I think that distinction must be made clear, because not everything Congress resolves is a law.  In fact, as you know, I'm joking about the fact that we now do not call the legislature "legislature" because it gives laws, but we call everything a law which is resolved by the legislature!  The name "law" derives from "legislature," not the other way around. 
BUCHANAN: Well, this relates to a question, though, and again it creates the problem of whether or not we can get things changed.  It's something that people don't talk about now, but a century ago John Stuart Mill was talking about it: namely, the franchise.  Now, it seems to me that we've got ourselves in--again, it goes back to the delusion of democracy, in a way--but we've got ourselves into a situation where people who are direct recipients of government largesse, government transfers, are given the franchise; people who work directly for government are given the franchise; and we wouldn't question them not having it.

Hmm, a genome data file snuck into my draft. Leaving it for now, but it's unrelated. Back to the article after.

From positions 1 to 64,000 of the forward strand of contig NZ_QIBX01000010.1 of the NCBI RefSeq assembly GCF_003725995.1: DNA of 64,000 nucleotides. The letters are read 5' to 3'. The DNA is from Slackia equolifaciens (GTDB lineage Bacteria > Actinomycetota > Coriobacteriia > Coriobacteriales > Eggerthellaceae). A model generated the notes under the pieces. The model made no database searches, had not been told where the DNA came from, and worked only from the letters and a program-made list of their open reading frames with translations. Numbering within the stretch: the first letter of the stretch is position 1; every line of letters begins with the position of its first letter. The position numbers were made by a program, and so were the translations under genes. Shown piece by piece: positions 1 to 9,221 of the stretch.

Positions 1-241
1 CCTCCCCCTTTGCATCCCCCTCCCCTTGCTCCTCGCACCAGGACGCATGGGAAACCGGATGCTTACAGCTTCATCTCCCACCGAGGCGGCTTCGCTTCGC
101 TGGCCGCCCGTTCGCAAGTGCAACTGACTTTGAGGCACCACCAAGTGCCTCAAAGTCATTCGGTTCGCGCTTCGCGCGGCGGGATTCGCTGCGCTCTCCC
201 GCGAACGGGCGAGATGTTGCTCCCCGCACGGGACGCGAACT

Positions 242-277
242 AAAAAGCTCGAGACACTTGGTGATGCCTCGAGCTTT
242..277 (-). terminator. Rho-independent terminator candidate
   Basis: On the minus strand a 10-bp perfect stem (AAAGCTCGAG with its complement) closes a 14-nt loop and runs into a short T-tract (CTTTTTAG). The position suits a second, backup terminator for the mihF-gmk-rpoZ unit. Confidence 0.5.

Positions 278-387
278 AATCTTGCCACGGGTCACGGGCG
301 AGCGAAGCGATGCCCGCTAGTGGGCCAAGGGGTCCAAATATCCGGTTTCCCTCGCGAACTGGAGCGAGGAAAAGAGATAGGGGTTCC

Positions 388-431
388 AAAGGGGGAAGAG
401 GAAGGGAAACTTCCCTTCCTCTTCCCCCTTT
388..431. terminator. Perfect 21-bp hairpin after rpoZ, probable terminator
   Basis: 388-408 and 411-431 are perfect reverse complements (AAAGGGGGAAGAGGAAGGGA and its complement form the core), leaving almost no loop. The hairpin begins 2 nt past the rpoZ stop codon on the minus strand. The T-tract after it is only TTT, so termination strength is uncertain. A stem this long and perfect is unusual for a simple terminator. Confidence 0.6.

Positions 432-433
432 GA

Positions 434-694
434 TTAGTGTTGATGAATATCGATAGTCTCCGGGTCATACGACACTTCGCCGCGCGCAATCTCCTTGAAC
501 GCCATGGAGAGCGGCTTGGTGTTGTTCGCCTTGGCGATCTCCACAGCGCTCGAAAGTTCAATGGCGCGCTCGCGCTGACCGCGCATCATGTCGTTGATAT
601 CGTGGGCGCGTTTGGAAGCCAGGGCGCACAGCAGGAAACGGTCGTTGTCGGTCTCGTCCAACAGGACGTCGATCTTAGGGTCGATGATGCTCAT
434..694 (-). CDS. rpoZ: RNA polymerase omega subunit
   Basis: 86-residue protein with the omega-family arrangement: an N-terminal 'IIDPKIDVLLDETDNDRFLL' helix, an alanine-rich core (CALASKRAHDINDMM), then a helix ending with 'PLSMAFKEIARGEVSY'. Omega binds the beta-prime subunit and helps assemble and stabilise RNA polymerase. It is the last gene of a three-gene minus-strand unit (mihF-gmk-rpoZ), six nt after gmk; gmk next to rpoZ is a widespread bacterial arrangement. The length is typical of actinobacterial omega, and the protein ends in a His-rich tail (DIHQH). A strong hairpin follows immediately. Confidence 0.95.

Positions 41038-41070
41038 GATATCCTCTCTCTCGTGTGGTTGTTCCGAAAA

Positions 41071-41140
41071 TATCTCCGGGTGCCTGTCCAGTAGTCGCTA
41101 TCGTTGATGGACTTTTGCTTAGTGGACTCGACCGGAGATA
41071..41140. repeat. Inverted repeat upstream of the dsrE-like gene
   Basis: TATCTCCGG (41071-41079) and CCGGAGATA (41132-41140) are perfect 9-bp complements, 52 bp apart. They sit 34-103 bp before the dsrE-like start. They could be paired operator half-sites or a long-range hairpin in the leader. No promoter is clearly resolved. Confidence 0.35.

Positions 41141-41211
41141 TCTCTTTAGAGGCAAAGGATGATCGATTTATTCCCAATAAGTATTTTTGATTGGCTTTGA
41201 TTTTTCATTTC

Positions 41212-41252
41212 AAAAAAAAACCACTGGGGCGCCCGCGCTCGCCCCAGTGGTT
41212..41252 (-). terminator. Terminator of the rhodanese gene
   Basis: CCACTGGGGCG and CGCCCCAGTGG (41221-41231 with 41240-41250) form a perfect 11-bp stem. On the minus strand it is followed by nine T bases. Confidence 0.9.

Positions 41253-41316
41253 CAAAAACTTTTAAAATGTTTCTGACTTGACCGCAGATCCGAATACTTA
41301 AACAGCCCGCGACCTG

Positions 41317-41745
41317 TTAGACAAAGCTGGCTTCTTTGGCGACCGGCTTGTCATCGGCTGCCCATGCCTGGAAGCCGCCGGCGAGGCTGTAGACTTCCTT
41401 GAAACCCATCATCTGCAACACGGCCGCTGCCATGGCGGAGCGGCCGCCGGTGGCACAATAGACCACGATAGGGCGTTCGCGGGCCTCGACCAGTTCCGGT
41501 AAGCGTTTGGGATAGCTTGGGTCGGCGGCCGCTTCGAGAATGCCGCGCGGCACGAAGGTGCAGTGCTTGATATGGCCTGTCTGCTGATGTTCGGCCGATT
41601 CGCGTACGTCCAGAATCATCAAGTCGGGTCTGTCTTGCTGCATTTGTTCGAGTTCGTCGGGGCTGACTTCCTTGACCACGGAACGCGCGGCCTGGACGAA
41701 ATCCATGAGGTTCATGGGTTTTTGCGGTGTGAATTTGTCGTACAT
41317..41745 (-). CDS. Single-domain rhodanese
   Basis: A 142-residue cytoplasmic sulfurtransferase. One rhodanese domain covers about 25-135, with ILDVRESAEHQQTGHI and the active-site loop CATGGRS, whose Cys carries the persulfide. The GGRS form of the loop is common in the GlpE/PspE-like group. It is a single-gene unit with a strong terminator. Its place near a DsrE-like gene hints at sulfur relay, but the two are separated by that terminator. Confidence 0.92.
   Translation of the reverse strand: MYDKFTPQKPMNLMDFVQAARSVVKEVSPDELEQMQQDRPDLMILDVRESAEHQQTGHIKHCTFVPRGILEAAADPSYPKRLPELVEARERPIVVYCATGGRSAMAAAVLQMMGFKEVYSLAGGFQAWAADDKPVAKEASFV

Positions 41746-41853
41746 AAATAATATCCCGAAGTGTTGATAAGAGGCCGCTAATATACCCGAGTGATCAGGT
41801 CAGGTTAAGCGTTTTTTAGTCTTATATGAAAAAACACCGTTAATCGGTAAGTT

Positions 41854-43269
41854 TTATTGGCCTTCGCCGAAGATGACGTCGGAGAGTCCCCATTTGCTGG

Yet, to me, there's no more overt conflict of interest than the franchise [given] to those groups.  Do you agree with me?  I don't believe you discussed that in your book. 
HAYEK: No, I think in general the question of the franchise is what powers they can confer to the people they elect.  As long as you elect a single, omnipotent legislature, of course there is no way of preventing the people from abusing that power without the legislature's being forced to make so many concessions to particular groups.  I see no other solution than my scheme of dividing proper legislation from a governmental assembly, which is under the laws laid down by the first.  After all, such a newfangled conception gradually spreads and begins to be understood.